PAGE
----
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Mastbruch: Outcome

Informational talk

First, Prof. Adlkofer remarked that the state of research did hardly improve during the last year. Especially the question on the effects on humans through the radiation emitted by base stations is still open. He reported that radiofrequency radiation has been classified 'possibly carcinogenic' by the WHO's International Agency for Cancer Research in May 2011. With this decision, which is based on the vote of 30 scientists from all over the world and which is explained with the results from epidemiological research with long-term mobile phone users, the Agency ignored the view of other bodies responsible for radiation protection. This is certainly a call to national and international radiation protection to take its assignment to protect the people more seriously. The classification had one dissenting vote and this vote came from a member of the German Commission on Radiological Protection. Participation of the head of the Committee Non-Ionizing Radiation of this Commission was turned down by the Agency because of his ties to industry. Under these circumstances, German radiation protection might not win the people but surely the mobile communication industry.

Looking ahead, Prof. Adlkofer risked the statement that the recent classification of radiofrequency radiation as being 'possibly carcinogenic' will be graded up to 'probably carcinogenic' within 10 years, and that after 10 more years a causal link between radiofrequency radiation and cancer will be proven. Thus, we have to ask what are the consequences for humans exposed to radiation from base stations for 24 hours a day, no matter whether they use a mobile phone or not. If we find pathological changes this depends not only on the dose taken in but also on how our body deals with the strain, an ability that varies considerably from person to person. The pilot study in Mastbruch was to find out which prerequisites are needed to successfully clarify these links. Prof. Adlkofer thanked the citizen's initiative Gegenwelle and, especially, Mrs. Ellen Zajonz that the study - certainly an important one - could have been carried out and he thanked the Mastbruch residents, who took part in the study.


a) Increase of radiation between March 2010 and March 2011 (Dr. Voigt)
Before the base station was switched on in March 2010 the mean values in the flats without any inside sources (WLAN, DECT) were 2.7 µW/sqm. In March 2011 they increased to 384.0 µW/sqm, that is more than a hundred times higher. In the same period peak values reached 1,012 µW/sqm. In rooms with active WLAN and/or DECT equipment emissions were in the same range as with the base station. While using a mobile phone the exposure of the user is considerably higher. When the planned UMTS is finally switched on emissions in the vicinity will still increase.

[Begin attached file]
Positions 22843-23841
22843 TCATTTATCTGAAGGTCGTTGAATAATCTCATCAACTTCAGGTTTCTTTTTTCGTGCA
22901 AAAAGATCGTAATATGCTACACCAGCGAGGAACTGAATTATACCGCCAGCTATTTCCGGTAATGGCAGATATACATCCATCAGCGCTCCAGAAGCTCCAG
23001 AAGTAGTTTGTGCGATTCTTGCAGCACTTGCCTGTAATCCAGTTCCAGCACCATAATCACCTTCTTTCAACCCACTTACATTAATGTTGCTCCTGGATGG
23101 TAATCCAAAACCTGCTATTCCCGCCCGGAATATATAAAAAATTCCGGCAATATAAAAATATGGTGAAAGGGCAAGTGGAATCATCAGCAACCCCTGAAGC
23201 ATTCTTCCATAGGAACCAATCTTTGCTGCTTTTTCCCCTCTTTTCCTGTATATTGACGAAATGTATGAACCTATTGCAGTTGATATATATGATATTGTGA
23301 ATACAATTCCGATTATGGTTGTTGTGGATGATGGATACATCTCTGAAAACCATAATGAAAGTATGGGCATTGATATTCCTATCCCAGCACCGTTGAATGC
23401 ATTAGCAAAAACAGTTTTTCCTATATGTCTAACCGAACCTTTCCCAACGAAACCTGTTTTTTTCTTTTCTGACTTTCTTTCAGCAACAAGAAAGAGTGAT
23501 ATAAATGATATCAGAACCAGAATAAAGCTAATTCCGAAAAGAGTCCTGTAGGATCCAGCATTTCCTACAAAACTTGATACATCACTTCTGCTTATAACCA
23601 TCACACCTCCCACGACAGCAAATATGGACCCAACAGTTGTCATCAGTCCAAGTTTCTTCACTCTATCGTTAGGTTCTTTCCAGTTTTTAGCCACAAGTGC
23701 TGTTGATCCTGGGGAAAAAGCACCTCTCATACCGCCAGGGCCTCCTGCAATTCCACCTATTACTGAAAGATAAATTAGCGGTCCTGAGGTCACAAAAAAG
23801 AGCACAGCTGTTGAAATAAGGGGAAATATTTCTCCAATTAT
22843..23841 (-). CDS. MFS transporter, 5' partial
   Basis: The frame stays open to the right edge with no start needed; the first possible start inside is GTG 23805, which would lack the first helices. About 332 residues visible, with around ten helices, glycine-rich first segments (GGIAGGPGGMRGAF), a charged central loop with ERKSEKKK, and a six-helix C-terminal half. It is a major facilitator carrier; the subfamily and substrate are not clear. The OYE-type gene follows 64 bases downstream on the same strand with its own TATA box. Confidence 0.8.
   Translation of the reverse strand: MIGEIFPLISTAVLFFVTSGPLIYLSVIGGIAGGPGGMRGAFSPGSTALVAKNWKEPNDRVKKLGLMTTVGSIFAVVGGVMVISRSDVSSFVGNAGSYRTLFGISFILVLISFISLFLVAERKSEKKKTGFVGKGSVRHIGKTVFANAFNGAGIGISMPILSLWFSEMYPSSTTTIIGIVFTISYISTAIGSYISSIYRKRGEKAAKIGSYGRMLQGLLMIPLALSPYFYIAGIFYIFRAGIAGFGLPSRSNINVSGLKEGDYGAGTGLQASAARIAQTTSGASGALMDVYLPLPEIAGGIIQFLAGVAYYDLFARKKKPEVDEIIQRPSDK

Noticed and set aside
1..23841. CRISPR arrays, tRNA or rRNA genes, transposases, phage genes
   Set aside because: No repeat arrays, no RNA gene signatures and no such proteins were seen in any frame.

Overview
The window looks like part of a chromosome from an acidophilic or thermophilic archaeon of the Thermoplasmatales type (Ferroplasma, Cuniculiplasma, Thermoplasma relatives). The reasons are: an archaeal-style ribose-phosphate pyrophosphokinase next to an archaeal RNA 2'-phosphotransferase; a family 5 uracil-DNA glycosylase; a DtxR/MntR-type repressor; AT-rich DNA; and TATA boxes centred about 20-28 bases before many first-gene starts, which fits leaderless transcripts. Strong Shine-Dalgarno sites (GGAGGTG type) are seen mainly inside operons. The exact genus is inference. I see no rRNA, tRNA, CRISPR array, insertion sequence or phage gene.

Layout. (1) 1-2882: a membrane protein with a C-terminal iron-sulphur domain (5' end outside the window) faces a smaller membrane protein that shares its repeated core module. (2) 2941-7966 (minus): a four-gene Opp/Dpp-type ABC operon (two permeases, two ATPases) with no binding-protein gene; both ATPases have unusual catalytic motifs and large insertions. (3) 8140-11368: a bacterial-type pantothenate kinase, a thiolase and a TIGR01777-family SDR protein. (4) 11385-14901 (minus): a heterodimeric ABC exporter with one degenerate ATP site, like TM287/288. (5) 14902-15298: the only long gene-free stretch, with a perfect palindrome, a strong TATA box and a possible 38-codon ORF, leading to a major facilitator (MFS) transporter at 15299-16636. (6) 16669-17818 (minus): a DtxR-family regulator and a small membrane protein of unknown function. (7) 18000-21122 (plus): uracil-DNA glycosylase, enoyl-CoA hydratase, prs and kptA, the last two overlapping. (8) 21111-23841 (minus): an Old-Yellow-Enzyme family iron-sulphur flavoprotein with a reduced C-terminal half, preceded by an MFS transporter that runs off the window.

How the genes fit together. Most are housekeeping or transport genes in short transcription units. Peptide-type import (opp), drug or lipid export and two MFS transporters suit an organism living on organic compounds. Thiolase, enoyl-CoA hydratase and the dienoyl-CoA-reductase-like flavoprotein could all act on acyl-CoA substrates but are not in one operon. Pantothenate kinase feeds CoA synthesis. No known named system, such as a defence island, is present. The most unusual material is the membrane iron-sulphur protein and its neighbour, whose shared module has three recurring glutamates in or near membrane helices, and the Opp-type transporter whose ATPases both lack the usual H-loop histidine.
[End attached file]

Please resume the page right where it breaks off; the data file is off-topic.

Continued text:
b) Results of the questionnaire (Prof. Mosgoeller)
The evaluation of the questionnaires from 96 persons who participated in both examinations showed that the well-being of the affected persons got significantly worse after the base station had been switched on. The trend was especially conspicuous with women. We clearly see that this concerns especially symptoms which - in a series of studies - are linked to the radiation emitted by base stations. Based on the selection necessary for the composition of the study collective, however, it does not seem justified to come to a reliable conclusion.

c) Results of the FRAS test (Prof. Mosgoeller)
With the Free Radikal Analytical System (FRAS) we can determine any free radicals in the human organism and the anti-oxidative capacity to protect against free radicals. In the pilot study we restricted the measurement on the concentration of free radicals, an increase of which generally speaks in favour of strain. The result after evaluating the data from 70 persons who participated in both examinations did - neither in women nor in men - show a relevant change in the concentration of free radicals as a consequence of a higher exposure.

As expected from a pilot study, the obtained results do not allow a statement on possible health effects being a consequence of increasing exposure after the base station had been switched on. We must notice that the intensity of the radiation is still rather low. This can also be attributed to the fact that the UMTS system has not been switched on contrary to the announcement of the provider.

The course of the pilot study did show that we can create the technical and organizational prerequisites for a complex study. However, the original plan needs several decisive adjustments when measuring the exposure and its possible health effects on humans. We could show that the individual radiation level differs very much, and this independent from expousre to the new base station. Reason is the fact we hardly find radiation-free areas in our daily life and, therefore, possible health effects from radiation cannot be recorded only by measuring the radiation emitted from one base station. This has to be adjusted accordingly in the design of a follow-up study.